Actium Biosystems Appoints Distinguished Pharmaceutical Scientist Dr. Jessie L.-S. Au to its Scientific Advisory Board
Actium Cancer Treatment (ACT) platform's controlled heat (hyperthermia) has the potential to substantially increase the efficacy of chemotherapy and radiation
First application: non-muscle-invasive bladder cancer (NMIBC)
BOULDER, Colo.--(BUSINESS WIRE)--Actium Biosystems announced today that it has appointed distinguished pharmaceutical scientist Jessie L.-S. Au, Pharm.D., Ph.D., to its Scientific Advisory Board (SAB). Dr. Au recently resigned her position as Distinguished Professor in the School of Pharmacy at The Ohio State University and is currently an independent cancer research scientist and consultant. Dr. Au performed some of the definitive work on the optimization of mytomycin C chemotherapy for the treatment of NMIBC and is considered a senior authority on the pharmacology of drug action and distribution within cancer tumors. During her career she has been one of the top recipients of NIH grants with a career total of $140 million and is currently the Principle Investigator for over $5 million in NIH grants on various cancer research topics. Dr. Au is widely published with 153 peer-reviewed articles.
"There is a significant unmet clinical need for treating bladder cancer, which recurs in about three out of five patients within two years and has not had an improvement in treatment in over 30 years"
In addition to Dr. Au, Actium's Scientific Advisory Board includes: Bruce F. Mackler, Ph.D.; Edward M. Messing, M.D.; Michael O'Donnell, M.D.; Craig S. Rosenfeld, M.D.; and Richard Willson, Ph.D.
"We are extremely pleased to have Dr. Au join the Actium SAB. Her credentials are extraordinary. Dr. Au has served on numerous NIH and FDA Committees, is on the Editorial Board of Pharmaceutical Research, and is scientific advisor to several leading academic cancer centers," said Joe Tondu, CEO of Actium Biosystems.
"There is a significant unmet clinical need for treating bladder cancer, which recurs in about three out of five patients within two years and has not had an improvement in treatment in over 30 years," added Tondu. "Since the 1990s studies have demonstrated that adding hyperthermia to standard intravesical chemotherapy treatment of NMIBC, the most common form of bladder cancer, significantly reduces the recurrence rate. The problem has been the lack of an acceptable technology to deliver hyperthermia. Our ACT System has been designed to solve that problem. Using advanced nanotechnology and electromagnetics, the ACT System is designed to deliver the highly controlled and precise temperature needed to boost the efficacy of traditional cancer treatments."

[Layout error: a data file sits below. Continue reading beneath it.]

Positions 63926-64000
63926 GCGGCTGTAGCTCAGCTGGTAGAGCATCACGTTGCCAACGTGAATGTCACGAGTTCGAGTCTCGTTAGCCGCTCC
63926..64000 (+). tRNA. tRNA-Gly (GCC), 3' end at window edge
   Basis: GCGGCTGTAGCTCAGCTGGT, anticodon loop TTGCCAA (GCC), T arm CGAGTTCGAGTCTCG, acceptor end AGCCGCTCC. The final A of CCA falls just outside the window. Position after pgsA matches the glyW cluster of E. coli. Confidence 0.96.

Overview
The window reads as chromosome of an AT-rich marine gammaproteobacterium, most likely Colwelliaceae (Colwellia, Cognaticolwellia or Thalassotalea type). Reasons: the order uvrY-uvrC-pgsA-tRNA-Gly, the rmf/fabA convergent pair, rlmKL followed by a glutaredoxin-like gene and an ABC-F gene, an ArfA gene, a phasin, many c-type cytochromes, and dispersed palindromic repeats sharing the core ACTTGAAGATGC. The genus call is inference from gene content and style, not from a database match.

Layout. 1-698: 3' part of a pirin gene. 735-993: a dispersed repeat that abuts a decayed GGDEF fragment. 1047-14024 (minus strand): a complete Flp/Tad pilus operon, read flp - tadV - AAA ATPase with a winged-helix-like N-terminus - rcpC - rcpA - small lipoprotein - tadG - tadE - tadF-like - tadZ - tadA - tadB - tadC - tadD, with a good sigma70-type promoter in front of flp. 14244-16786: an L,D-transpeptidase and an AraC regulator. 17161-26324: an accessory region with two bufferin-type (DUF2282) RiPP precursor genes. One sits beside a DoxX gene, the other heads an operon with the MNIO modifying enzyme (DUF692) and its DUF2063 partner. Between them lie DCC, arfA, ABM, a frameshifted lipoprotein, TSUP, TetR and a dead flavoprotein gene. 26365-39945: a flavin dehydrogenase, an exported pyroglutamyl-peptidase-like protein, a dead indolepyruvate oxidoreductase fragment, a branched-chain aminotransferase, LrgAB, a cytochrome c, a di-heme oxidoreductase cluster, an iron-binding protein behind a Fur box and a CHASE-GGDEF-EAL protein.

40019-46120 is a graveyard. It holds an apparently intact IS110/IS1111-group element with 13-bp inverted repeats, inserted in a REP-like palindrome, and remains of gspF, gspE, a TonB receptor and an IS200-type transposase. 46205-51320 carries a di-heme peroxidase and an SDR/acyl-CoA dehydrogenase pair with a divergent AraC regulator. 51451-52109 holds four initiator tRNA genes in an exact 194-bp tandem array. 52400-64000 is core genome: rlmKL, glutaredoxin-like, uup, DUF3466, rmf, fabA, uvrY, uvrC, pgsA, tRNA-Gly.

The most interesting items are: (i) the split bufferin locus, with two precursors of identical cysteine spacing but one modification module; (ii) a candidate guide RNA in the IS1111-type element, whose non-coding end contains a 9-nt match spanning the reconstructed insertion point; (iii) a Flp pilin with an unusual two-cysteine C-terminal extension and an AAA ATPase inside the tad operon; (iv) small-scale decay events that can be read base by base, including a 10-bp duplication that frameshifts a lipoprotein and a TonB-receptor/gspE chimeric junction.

Actium's novel system platform, Actium Cancer Treatment or ACT, for selectively delivering controlled hyperthermia, has been validated via in vivo studies by two independent authorities, including Duke University Medical Center and a contract research facility. Actium is in the midst of preparing for safety and pharmacokinetic studies to support an application to the FDA for permission to commence Phase I First-in-Human clinical studies as soon as possible.
About Hyperthermia and Actium Cancer Treatment (ACT) System
Hyperthermia is the targeted application of elevated temperatures in cancerous regions to improve the efficacy of traditional treatments including chemotherapy. While hyperthermia is applicable to many cancer types, the first indication being developed by Actium is non-muscle invasive bladder cancer. In concert with standard chemotherapy, the ACT System is designed to elevate the cancerous region temperature a few degrees above body ambient temperature. The ACT System generates safe hyperthermia by first delivering Iron oxide nanoparticles in a ferrofluid solution combined with a standard chemotherapeutic drug via a catheter to the bladder. The bladder is then exposed to a harmless externally generated alternating current magnetic field that excites the nanoparticles, causing particle rotation and magnetic domain realignment, both generating heat. A proprietary computer program using a real time temperature control feedback loop precisely regulates the heat. Heating the bladder by only a few degrees Centigrade opens up pathways that increase the delivery of drugs to the tumor. Studies have shown the addition of hyperthermia with standard intravesical chemotherapy increases drug delivery to bladder cancer by as much as 400% with no toxic systemic impact.
CAUTION: The ACT System is not approved for sale in the United States.